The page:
- If you are indeed running on CF11 update 11 or greater, and you do find you do NOT see this /api line in the uriworkermap.properties file, then it is likely that the file you see was created by a previous version of the CF web server configuration tool (or the CF installer), before update 11 was put in place. Again, I discuss in the aforementioned blog post how it's important to update the web server connector after many if not most CF updates. But the point here is that if you don't see the /api line in a CF11 connector, it may mean that's an old connector. You will want to update it (see above), and then you will need to comment out that /api line.
- Finally along the same lines, do beware that this problem of the /api url "breaking your app" may "pop up" "suddenly" in a CF11 implementation that has "worked for years", if someone does in fact run the web server configuration tool to create a connector after being on CF11 update 11 or higher. Again, you will want to comment out this /api line.
So who's affected if you DON'T make this change?
With all the technical details out of the way, and since it's been a lot to take in, I want to take a moment to help you recall just who needs to worry about all this.
First, the /api problem only going to affect those who a) are on CF2016 or CF 11 (with its update 11 or higher), and b) who have URLs whose paths start with /api.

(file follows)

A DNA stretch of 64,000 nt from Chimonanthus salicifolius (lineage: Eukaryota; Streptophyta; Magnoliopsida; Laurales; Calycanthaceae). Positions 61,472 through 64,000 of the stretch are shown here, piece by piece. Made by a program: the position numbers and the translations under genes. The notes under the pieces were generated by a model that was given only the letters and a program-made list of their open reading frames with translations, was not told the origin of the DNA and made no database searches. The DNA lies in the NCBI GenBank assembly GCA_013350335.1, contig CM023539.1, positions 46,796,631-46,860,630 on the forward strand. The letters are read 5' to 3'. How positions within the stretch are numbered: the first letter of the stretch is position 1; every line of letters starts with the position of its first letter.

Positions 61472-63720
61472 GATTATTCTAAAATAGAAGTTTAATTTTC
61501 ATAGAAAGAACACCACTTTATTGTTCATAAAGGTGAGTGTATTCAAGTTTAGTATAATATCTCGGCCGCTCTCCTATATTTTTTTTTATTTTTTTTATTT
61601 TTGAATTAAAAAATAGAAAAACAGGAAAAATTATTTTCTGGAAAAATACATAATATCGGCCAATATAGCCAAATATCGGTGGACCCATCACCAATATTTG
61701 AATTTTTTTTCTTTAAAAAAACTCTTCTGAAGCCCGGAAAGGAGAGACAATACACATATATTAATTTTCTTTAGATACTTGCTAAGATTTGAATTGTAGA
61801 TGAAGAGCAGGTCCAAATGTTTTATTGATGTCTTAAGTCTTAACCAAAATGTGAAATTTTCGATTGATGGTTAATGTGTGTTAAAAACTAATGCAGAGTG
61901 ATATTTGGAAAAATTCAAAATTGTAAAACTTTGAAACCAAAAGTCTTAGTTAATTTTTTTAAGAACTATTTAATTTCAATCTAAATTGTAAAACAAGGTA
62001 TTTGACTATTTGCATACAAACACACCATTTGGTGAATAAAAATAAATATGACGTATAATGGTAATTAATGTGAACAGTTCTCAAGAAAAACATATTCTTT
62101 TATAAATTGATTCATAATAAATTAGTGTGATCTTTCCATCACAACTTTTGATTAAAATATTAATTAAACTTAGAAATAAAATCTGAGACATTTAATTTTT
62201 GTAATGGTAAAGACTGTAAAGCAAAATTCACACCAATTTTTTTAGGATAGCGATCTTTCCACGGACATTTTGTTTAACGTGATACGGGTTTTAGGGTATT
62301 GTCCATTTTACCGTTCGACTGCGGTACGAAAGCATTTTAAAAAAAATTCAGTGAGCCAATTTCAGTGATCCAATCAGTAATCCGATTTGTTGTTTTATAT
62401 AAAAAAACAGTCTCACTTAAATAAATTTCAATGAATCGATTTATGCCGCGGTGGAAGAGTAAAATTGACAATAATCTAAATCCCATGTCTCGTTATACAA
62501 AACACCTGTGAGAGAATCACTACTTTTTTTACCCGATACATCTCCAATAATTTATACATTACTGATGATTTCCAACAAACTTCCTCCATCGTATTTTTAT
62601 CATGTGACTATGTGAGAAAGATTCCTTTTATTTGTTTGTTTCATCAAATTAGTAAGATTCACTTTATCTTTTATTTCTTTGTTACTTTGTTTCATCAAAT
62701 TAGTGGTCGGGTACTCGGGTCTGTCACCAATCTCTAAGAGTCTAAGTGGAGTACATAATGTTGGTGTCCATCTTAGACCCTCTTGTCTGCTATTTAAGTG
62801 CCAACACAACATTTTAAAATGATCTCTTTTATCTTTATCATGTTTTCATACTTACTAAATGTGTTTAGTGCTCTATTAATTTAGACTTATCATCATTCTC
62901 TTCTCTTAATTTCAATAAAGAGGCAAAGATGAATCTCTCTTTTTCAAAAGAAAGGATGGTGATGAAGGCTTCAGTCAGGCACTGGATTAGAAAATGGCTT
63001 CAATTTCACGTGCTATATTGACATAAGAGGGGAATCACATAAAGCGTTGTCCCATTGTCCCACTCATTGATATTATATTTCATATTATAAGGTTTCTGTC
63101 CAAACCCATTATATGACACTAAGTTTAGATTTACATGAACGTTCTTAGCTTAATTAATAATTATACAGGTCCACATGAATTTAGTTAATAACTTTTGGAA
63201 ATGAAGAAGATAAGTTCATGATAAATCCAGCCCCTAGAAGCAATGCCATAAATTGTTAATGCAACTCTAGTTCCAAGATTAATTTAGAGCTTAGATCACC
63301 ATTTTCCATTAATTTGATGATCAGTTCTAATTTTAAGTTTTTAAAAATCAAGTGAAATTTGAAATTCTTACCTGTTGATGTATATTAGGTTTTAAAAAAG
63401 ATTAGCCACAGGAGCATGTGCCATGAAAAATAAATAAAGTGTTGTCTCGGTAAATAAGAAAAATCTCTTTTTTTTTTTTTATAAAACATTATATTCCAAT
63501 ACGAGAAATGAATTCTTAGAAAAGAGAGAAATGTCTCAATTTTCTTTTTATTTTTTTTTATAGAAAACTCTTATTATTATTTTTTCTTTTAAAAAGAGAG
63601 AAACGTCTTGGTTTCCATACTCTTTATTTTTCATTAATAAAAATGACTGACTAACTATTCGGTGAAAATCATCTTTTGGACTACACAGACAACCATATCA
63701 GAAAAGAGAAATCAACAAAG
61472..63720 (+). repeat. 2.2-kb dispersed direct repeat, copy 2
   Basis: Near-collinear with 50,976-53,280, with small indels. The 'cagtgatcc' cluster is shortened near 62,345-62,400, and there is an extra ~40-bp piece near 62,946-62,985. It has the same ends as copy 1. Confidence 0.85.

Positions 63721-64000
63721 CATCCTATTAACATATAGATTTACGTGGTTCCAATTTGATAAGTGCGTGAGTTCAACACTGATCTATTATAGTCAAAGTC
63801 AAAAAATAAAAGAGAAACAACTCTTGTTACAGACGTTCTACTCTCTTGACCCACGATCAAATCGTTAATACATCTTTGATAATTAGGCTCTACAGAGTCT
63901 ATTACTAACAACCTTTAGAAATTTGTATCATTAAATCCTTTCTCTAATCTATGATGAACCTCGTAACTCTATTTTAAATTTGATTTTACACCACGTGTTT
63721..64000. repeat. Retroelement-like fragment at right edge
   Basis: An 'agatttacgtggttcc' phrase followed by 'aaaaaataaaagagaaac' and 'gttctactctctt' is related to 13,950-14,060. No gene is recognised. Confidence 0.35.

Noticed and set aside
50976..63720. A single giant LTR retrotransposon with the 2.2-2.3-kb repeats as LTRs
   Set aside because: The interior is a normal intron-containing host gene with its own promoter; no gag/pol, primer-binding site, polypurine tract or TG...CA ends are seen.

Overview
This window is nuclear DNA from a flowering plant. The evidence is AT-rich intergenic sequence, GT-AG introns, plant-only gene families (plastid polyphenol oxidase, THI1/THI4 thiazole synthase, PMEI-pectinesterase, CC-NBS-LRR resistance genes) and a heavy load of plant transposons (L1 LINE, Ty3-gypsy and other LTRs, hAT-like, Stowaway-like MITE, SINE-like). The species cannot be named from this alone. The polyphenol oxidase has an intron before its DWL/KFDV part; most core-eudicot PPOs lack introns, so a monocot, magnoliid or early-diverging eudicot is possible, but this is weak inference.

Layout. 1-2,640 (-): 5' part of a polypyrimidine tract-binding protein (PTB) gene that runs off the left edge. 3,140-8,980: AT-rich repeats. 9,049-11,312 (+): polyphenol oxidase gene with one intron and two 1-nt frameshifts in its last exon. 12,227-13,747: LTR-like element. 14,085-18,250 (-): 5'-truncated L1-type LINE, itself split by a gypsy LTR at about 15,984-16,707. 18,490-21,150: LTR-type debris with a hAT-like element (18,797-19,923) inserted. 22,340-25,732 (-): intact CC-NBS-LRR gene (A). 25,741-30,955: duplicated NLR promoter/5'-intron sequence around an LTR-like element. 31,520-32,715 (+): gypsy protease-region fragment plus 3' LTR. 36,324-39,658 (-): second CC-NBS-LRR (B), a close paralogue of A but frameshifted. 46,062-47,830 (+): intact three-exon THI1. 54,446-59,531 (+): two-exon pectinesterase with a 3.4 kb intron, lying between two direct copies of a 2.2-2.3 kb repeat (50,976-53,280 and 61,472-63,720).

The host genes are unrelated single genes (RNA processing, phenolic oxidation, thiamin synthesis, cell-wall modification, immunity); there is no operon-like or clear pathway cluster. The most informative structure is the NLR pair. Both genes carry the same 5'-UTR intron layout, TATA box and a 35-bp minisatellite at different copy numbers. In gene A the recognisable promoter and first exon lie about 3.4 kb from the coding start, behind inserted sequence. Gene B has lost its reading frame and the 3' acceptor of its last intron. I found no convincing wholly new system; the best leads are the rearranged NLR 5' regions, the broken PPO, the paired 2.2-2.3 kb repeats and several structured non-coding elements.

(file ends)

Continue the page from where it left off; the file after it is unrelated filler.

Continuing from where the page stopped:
And of course, if you did or will move from an earlier CF release to one of these affected ones, and you had a /api folder you used already, then you would have hit this problem right away. Or if you were or are doing new development on either of those two versions, and you create and try to use code in a /api folder, you would experience the problem. And some people probably saw this as a "last straw" and used it as motivation to "move off CF", which is a shame.
One last thought: it is also possible that this problem would/could affect even requests to existing NON-CF apps that use /api in their URLs, if those apps are served on a machine where one of the affected CF versions is installed, and the CF web server configuration tool has been used to configure the site serving that page. In that case, all requests are passed to the CF connector by default, and that connector looks at the uriworkermap.properties file to decide whether to "pass the request to CF" for processing. Again, that file has a /api mapping, in these affected versions. So changing that would help those folks as well.
Related to that, you may also find that the request DOES work if you make the API phrase capitalized or mixed case, but it won't work as /api (even if using a web server like IIS, .which should be case-insensitive.
Who's affected if you DO make this change?
Only folks who use the CF2016 Enterprise API Manager tool (a separate tool from CF itself, with its own installer, and which is ONLY available to those with a CF Enterprise license.) Again, this /api mapping in the effected files (web.xml and uriworkermap.properties) was only put into the CF config files by Adobe to serve the use of the CF API Manager to introspect CF REST services.
If no one in your organization uses the CF2016 API Manager, to introspect REST services in the affected CF instance, then there will be no negative impact of removing these.
Of course, if your org DOES use the CF2016 API Manager, then it will not be able to introspect the REST services in affected CF instances. (But this is NOT a problem in CF2018 or with the CF2018 API Manager.)
Who's NOT affected by this issue at all